product management Tag Archives - General Assembly Blog

The Top 5 Highest-Paying Careers in Tech (2022)

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Careers in tech

It’s no secret. Tech talent is in high demand across industries, but finding people with the skill sets to fill these roles has been challenging, causing competition amongst businesses for talent in tech — in software engineering, UX design, data science, and digital marketing. As a result, jobs in data analytics, computer science, cloud computing, software engineering, digital marketing, and others pay well.

So what does “pay well” really mean? Using data from PayScale, Glassdoor.com, we’ve put together the numbers for the most common entry level tech jobs. (Note: salary levels quoted below are for the U.S. and can vary from country to country.)
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Help! I Don’t Know How to Do My Job

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Extended Education Courses for Dealing with Job Anxiety image

CC Image Courtesy of Kreg Steppe on Flickr

We’ve all dealt with fear and anxiety surrounding our work. Whether you’ve just finished the job search and landed a new job or are simply dealing with additional responsibilities of your current role, you may be experiencing feelings of ineptitude. Fear not! There are lots of ways to deal when you don’t know how to do your job and you’re feeling out of your league.

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How to Build a Brilliant Visual Product Roadmap

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roadmap

As Product Managers, building product roadmaps is a crucial part of our job. Yet most of us still use outdated tools for product roadmapping — Excel, PowerPoint, wikis, etc. — to try and keep multiple teams on track toward the same goals. It’s painful. The good news is that there’s a better way.

We understand that building a strategic product roadmap is not easy and that your business colleagues always want to know what’s coming next. It’s time to lead your product with conviction. Take a radical new approach to roadmapping because your company needs it and you deserve to build the future and enjoy what you do.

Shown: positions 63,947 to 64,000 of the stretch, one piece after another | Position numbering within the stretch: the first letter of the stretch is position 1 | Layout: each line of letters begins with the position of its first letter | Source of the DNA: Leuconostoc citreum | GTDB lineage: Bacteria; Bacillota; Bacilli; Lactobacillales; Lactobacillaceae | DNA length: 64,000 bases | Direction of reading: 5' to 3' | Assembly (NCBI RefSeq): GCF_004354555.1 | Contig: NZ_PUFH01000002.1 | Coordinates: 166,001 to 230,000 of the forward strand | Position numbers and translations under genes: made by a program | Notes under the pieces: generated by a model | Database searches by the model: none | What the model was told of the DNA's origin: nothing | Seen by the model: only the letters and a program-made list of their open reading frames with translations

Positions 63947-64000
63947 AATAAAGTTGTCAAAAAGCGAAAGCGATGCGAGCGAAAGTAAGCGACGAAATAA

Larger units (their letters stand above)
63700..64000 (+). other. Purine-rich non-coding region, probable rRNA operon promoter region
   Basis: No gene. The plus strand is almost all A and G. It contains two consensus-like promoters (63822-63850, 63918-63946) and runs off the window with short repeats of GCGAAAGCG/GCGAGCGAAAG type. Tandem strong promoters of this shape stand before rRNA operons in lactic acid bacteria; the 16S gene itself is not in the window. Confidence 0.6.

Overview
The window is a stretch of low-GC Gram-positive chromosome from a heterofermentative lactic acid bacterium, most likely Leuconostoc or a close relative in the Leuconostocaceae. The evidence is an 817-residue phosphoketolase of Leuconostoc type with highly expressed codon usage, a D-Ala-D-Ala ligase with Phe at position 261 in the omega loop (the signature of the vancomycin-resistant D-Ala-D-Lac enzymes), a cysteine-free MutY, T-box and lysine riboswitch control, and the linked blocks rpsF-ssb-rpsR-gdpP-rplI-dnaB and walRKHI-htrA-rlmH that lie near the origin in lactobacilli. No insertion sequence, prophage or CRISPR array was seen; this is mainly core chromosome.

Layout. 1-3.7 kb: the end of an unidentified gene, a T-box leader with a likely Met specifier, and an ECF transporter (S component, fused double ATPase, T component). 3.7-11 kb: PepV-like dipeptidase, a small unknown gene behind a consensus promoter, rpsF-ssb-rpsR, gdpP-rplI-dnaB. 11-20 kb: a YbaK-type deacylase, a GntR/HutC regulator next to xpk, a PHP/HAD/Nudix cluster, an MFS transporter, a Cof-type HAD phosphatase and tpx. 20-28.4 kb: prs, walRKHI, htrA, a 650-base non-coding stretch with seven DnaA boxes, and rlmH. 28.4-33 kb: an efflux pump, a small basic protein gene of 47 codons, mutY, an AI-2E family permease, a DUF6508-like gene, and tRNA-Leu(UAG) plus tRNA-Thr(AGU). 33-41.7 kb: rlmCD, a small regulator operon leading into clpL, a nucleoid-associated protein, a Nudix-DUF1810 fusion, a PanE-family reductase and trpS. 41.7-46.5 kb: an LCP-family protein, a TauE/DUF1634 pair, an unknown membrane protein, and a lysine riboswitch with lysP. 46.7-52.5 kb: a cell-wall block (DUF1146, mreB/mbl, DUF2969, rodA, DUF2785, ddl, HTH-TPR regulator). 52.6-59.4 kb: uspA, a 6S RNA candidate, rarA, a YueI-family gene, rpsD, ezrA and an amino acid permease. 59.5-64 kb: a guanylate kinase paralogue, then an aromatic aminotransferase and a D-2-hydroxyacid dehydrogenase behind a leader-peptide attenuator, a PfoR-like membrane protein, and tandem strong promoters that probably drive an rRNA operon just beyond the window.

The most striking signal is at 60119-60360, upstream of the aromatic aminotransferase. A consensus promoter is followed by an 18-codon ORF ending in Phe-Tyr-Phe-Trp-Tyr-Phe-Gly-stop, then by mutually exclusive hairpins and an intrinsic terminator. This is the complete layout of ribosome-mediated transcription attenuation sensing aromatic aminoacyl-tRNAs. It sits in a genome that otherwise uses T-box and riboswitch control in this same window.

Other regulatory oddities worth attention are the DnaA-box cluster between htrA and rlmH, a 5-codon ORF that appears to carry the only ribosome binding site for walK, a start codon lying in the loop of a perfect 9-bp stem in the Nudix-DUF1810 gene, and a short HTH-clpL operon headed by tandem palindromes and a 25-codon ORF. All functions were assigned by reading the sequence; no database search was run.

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Four Traits That Every Great Product Manager Shares

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Product Manager Image

Product management is a role that consists of diverse responsibilities—and therefore requires diverse strengths. Methodical organization, creative thinking, and vision are just a few assets necessary to be an effective PM.

This variety of project manager traits is what attracts so many to the field, and makes their work endlessly interesting and challenging. But it takes a certain type of personality to thrive in this capacity. If you’re considering a foray into this field, take a look at some of the qualities that project managers share to see if they resonate with you.

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5 Things Great Product Managers Do Every Day

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Assessing-You-Products-Market-ViabilityMy favorite product managers are quietly powerful. Every day they take small steps that move their teams and business forward in a meaningful way. But they do it without a lot of hoopla, taking a confident yet unassuming approach.

After all, product managers have a lot on their plate every day. They are responsible for the strategy, roadmap, and feature definition for their product. It is a big responsibility that requires facilitating and collaborating with many different teams — both internal and external — without the formal authority to manage those teams. It requires a unique mix of humility and strength.

However, that quiet power does not mean leading product is easy. I realized early on that the daily life of a product manager is unpredictable, hectic, and sometimes very tough.

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Alumni Story: From Idea to Kickstarter Sensation

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Student Chris Place

Many people have creative product ideas, but don’t know how to turn them into a reality. That rang true for Product Management grad Chris Place, who wanted to solve a common problem: People aspire to bring lunch to work, but often fail. He turned to GA’s Product Management course in Hong Kong to give him the tools to create and launch Prepd, a sleek lunchbox and companion app that aims to make meal prep fun.

“GA helped me understand marketing and creative storytelling,” Place said. “How can I tie together my product skills with a compelling marketing plan to bring my product to launch?” After the course, he leveraged his learnings to launch a wildly successful Kickstarter campaign that raised $1.4 million to make Prepd a reality. “We never expected this to get this big,” Place says.

10 Sentences A Product Manager Should Never Say

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Your words can be a powerful ally or your worst enemy. It all depends on how you use them. So, how often do you think deeply about what you are going to say before you say it?

Product managers, in particular, cannot afford to be careless in their speech.

After all, good product management demands leadership and requires frequent conversations with other teams as well as different external stakeholders. These are not casual conversations; instead, they have some urgency and gravity. The success or failure of the product may depend on how well the product manager communicates with others.